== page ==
Mobile Number: 9.20E+11

I received an email today from a reputed Mutual Fund transfer agent, intimating me about the updation of my mobile phone in their records against my Folio.   Nothing wrong with the email, but for the line asking me to verify that my mobile phone number was the same as what they had in their record.  The next line had my mobile number as follows:

Mobile Number: 9.20E+11

You and I know immediately that this cannot be a valid mobile number, since it has a decimal, an "E" and a "+" symbol.  But how can this reputed transfer agent do this?  The answer is simple - a software anomaly.  The software which is taking the mobile phone data and putting into the email is converting this data into what is called an E-notation.  

The phone number is considered as a large number - possibly 12 digits - 91, followed by the 10-digit number.  The software uses the E-notation to display this number, which actually means 9.2 times 10 to the power of 11, which is 920000000000.   This number of course is absurd, due to the rounding that has happened.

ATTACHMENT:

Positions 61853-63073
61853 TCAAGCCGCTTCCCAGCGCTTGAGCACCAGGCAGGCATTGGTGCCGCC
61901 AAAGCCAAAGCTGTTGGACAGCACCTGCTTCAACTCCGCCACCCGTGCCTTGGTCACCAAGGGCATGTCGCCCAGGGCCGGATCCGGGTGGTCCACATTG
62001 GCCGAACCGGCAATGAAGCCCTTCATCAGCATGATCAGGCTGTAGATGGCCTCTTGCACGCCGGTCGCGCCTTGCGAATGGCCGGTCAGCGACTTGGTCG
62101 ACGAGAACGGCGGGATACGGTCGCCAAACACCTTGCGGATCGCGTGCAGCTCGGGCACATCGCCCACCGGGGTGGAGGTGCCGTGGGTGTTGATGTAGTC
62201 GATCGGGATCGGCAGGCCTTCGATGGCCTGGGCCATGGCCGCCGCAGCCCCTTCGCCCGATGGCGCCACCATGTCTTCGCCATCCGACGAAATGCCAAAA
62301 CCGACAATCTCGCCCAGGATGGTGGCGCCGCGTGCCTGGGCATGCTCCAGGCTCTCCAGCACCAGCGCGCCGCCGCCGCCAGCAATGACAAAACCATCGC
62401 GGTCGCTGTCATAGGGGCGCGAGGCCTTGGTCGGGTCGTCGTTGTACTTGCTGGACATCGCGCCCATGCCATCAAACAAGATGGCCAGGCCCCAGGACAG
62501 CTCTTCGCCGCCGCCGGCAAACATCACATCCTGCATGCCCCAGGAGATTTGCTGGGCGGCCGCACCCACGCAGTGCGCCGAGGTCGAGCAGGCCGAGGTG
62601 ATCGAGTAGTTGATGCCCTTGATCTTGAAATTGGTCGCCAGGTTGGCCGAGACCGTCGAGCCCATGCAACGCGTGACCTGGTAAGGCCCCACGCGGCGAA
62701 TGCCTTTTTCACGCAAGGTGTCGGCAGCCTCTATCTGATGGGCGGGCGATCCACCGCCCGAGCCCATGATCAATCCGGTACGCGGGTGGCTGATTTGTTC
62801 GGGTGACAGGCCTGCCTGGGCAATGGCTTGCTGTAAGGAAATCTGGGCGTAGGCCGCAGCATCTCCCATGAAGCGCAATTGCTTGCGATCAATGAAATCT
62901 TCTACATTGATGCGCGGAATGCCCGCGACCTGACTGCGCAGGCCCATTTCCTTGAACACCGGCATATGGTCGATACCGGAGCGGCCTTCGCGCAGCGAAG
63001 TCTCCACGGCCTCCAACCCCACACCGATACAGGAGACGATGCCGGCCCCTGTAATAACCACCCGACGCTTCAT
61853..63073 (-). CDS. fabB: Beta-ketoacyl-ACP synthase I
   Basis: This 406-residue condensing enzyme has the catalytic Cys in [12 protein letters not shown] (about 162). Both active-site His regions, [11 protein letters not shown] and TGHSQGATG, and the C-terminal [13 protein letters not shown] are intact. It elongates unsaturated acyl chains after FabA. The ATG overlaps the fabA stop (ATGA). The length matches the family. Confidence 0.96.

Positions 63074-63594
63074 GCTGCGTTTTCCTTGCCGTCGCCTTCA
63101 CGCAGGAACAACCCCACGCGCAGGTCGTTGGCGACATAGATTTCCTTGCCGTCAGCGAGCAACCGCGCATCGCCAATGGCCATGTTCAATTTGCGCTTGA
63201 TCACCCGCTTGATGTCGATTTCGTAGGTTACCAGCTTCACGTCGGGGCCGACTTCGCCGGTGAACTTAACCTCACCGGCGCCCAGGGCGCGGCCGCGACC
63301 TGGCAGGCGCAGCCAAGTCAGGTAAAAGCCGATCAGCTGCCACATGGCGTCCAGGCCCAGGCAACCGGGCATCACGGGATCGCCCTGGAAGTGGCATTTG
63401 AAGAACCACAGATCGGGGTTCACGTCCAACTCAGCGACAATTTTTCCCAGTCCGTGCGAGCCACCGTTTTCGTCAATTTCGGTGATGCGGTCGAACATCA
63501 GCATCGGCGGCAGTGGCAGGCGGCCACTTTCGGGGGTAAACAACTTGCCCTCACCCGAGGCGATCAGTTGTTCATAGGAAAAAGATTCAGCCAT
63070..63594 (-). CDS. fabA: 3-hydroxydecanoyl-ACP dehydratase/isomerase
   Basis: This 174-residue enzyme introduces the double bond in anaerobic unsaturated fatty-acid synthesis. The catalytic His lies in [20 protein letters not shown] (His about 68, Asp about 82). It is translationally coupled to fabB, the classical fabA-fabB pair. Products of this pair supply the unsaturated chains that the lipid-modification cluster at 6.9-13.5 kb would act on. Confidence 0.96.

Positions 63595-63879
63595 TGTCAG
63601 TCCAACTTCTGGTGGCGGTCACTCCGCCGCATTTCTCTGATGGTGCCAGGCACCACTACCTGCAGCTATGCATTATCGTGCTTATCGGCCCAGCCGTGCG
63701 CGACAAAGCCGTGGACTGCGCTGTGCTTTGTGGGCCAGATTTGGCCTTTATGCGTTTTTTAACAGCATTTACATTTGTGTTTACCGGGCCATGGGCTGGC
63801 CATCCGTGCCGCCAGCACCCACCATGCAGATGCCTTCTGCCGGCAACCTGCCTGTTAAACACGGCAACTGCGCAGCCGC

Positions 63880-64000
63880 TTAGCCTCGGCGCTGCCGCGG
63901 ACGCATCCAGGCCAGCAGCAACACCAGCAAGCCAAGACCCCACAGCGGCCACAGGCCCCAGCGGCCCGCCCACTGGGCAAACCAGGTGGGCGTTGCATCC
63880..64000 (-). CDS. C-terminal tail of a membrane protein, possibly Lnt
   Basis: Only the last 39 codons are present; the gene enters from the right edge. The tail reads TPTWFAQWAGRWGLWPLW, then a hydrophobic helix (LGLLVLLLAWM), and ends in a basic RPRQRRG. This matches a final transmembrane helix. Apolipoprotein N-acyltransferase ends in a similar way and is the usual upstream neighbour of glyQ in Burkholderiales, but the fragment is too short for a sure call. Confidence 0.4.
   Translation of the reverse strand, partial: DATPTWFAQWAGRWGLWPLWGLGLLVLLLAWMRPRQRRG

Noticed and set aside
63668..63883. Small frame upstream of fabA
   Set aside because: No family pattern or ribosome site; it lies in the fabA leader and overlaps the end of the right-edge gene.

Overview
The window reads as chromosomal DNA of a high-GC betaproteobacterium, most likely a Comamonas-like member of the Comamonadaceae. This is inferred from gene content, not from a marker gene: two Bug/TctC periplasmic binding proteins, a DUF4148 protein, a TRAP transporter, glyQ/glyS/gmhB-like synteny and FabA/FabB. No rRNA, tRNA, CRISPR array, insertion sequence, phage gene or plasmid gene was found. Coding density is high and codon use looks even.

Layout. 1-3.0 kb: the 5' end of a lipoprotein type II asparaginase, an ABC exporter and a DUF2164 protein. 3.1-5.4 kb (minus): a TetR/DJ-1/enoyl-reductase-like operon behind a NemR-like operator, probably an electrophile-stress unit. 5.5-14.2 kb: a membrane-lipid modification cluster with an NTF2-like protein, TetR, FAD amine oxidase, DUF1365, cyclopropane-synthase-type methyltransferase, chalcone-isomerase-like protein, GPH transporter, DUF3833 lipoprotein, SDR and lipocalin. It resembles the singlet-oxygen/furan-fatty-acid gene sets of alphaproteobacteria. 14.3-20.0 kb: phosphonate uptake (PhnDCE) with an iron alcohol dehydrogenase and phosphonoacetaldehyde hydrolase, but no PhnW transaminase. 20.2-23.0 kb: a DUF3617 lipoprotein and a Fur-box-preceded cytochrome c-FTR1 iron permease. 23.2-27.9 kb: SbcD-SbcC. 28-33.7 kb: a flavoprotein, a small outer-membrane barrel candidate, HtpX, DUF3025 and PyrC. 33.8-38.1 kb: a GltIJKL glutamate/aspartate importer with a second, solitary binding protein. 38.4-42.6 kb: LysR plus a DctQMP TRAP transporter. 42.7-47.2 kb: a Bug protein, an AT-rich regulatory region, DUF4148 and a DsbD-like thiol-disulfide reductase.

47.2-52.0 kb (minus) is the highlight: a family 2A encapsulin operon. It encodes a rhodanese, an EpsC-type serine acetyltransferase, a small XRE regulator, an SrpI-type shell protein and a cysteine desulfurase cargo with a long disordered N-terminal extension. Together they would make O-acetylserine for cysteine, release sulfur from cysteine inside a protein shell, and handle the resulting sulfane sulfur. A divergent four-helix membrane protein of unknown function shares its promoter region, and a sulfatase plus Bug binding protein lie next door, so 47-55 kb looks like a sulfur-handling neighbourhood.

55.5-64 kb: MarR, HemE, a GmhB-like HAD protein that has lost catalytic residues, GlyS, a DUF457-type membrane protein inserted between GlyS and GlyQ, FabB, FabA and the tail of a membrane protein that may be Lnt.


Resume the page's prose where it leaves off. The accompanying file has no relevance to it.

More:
To test this, I wrote a simple java program, which formats and prints a large number (the cell number is fictitious). Here it is.

public class TestNum {
    public static void main(String[] args) {
        double cellNumber = 919804639461L;
        System.out.printf("My cell number is %3.2E%n" , cellNumber);

Compiling and running this, gives the following output:

My cell number is 9.20E+11

There then is the problem!

I have replied to the email asking if they did have my correct mobile number or not.  But I suspect this must have happened to thousands of others.  

Update:  I received an email in two days apologizing for the anomaly in their earlier email as well as with the correction of my mobile number.